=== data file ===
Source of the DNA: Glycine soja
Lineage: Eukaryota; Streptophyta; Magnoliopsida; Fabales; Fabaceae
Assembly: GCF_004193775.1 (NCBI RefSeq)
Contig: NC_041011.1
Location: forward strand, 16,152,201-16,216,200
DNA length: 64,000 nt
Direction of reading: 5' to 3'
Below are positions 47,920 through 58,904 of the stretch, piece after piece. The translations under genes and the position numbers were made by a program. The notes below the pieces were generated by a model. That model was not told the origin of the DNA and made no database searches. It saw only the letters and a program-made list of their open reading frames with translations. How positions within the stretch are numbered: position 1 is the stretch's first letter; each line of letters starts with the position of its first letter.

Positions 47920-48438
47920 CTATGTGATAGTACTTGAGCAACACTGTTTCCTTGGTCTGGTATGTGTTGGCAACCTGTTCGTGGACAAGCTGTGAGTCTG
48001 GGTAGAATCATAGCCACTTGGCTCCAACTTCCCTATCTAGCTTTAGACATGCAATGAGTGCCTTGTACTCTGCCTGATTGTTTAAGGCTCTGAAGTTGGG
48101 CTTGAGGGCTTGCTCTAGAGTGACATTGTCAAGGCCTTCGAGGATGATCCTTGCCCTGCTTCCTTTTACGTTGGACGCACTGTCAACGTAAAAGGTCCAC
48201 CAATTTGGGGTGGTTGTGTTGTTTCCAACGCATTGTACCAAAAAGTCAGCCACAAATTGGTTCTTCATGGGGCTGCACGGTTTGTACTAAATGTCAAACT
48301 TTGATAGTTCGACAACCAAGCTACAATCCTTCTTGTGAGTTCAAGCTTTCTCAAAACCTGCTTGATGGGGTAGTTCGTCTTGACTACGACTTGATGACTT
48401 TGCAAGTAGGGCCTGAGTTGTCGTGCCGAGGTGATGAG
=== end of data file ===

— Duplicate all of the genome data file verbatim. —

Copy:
Source of the DNA: Glycine soja
Lineage: Eukaryota; Streptophyta; Magnoliopsida; Fabales; Fabaceae
Assembly: GCF_004193775.1 (NCBI RefSeq)
Contig: NC_041011.1
Location: forward strand, 16,152,201-16,216,200
DNA length: 64,000 nt
Direction of reading: 5' to 3'
Below are positions 47,920 through 58,904 of the stretch, piece after piece. The translations under genes and the position numbers were made by a program. The notes below the pieces were generated by a model. That model was not told the origin of the DNA and made no database searches. It saw only the letters and a program-made list of their open reading frames with translations. How positions within the stretch are numbered: position 1 is the stretch's first letter; each line of letters starts with the position of its first letter.

Positions 47920-48438
47920 CTATGTGATAGTACTTGAGCAACACTGTTTCCTTGGTCTGGTATGTGTTGGCAACCTGTTCGTGGACAAGCTGTGAGTCTG
48001 GGTAGAATCATAGCCACTTGGCTCCAACTTCCCTATCTAGCTTTAGACATGCAATGAGTGCCTTGTACTCTGCCTGATTGTTTAAGGCTCTGAAGTTGGG
48101 CTTGAGGGCTTGCTCTAGAGTGACATTGTCAAGGCCTTCGAGGATGATCCTTGCCCTGCTTCCTTTTACGTTGGACGCACTGTCAACGTAAAAGGTCCAC
48201 CAATTTGGGGTGGTTGTGTTGTTTCCAACGCATTGTACCAAAAAGTCAGCCACAAATTGGTTCTTCATGGGGCTGCACGGTTTGTACTAAATGTCAAACT
48301 TTGATAGTTCGACAACCAAGCTACAATCCTTCTTGTGAGTTCAAGCTTTCTCAAAACCTGCTTGATGGGGTAGTTCGTCTTGACTACGACTTGATGACTT
48401 TGCAAGTAGGGCCTGAGTTGTCGTGCCGAGGTGATGAG